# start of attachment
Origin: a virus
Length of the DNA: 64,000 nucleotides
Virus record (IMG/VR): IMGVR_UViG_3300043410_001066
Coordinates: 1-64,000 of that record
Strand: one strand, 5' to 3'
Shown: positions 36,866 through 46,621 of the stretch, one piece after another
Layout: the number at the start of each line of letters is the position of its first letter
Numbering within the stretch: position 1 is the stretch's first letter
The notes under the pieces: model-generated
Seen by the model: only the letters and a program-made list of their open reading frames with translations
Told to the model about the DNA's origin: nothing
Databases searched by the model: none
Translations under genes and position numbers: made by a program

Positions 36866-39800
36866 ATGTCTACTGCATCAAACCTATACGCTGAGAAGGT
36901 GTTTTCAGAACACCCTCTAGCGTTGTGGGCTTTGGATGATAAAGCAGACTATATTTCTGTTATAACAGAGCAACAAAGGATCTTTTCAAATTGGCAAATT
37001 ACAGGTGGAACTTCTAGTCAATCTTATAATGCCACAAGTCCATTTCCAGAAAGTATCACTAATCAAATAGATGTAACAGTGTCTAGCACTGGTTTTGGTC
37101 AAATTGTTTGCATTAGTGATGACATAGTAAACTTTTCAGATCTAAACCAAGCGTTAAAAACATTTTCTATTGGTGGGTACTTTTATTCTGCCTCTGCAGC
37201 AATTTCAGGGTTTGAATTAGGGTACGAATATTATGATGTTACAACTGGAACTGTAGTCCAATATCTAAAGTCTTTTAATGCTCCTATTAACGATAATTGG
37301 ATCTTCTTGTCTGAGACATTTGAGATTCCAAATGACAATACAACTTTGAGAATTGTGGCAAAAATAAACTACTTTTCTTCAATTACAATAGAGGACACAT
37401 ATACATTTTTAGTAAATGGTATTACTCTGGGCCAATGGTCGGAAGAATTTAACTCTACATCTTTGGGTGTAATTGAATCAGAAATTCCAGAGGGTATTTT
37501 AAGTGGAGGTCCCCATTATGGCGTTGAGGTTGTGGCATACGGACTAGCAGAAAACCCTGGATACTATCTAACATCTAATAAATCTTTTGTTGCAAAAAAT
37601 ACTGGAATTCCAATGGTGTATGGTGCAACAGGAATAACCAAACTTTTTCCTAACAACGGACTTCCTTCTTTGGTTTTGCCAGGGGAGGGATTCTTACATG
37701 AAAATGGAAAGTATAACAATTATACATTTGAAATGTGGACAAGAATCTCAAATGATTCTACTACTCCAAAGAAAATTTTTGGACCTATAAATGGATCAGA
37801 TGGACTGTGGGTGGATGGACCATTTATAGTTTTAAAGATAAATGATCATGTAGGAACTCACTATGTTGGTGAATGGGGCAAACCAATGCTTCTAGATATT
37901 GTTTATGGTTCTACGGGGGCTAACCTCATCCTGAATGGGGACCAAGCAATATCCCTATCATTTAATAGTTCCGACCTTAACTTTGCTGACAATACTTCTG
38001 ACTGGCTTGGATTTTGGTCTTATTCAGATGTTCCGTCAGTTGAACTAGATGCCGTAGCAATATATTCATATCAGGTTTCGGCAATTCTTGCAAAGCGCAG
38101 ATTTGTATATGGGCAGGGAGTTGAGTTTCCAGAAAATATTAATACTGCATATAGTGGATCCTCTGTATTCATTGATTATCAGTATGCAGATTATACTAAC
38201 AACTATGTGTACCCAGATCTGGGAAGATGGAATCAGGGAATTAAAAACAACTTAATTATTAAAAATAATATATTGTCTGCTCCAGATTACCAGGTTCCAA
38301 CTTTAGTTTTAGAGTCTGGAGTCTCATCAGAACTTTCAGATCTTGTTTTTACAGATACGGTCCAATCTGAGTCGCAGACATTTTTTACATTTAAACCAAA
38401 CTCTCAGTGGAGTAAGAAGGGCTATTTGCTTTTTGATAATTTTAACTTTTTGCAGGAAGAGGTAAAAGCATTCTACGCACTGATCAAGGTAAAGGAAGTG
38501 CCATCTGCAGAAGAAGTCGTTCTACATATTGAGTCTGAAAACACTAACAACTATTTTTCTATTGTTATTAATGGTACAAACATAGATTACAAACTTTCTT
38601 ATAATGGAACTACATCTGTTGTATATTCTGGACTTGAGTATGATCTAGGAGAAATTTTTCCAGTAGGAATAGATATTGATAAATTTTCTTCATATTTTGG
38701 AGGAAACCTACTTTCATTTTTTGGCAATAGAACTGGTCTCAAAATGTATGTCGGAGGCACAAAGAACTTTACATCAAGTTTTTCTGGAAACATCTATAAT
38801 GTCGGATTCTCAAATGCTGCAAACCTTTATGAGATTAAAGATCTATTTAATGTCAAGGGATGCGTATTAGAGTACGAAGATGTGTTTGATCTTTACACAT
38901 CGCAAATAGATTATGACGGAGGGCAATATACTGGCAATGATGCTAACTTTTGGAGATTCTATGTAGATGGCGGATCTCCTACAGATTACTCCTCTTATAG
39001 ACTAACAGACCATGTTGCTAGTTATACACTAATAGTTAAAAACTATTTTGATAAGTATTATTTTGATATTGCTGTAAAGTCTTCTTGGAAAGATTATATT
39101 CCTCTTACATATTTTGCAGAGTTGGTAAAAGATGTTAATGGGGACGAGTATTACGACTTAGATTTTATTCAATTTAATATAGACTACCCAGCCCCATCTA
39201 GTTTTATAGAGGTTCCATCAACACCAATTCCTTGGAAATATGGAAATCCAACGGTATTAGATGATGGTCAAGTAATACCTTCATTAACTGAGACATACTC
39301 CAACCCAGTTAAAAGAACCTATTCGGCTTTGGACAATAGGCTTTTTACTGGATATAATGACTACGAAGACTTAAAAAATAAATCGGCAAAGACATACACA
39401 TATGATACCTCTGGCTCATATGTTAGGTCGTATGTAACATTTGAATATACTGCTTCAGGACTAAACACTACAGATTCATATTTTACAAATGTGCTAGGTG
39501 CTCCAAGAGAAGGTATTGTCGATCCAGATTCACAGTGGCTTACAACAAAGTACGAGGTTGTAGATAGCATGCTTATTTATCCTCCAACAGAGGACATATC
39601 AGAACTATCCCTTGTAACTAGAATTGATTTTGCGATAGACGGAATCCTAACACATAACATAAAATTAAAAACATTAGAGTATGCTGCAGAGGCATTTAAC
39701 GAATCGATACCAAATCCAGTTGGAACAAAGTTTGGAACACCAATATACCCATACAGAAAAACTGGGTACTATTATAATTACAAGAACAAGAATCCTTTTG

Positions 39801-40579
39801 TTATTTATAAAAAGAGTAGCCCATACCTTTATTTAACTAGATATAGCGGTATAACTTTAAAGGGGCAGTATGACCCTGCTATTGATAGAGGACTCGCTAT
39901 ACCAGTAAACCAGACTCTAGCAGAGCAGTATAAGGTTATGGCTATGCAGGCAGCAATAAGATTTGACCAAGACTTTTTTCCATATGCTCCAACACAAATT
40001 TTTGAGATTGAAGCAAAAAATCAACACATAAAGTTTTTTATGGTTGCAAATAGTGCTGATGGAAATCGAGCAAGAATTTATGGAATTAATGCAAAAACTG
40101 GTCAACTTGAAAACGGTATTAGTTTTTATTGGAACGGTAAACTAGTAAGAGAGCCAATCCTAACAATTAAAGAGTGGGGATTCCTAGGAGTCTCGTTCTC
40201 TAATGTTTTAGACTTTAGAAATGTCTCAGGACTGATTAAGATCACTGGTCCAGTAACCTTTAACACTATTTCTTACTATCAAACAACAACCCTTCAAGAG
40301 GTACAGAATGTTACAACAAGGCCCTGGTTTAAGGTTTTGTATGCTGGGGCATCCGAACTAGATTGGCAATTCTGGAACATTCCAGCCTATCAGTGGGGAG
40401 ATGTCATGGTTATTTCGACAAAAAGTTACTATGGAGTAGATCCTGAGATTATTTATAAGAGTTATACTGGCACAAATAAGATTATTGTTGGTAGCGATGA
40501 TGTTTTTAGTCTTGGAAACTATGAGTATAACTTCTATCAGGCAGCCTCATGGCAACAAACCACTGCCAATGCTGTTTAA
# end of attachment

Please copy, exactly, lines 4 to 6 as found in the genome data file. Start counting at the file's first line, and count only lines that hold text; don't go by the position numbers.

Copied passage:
Coordinates: 1-64,000 of that record
Strand: one strand, 5' to 3'
Shown: positions 36,866 through 46,621 of the stretch, one piece after another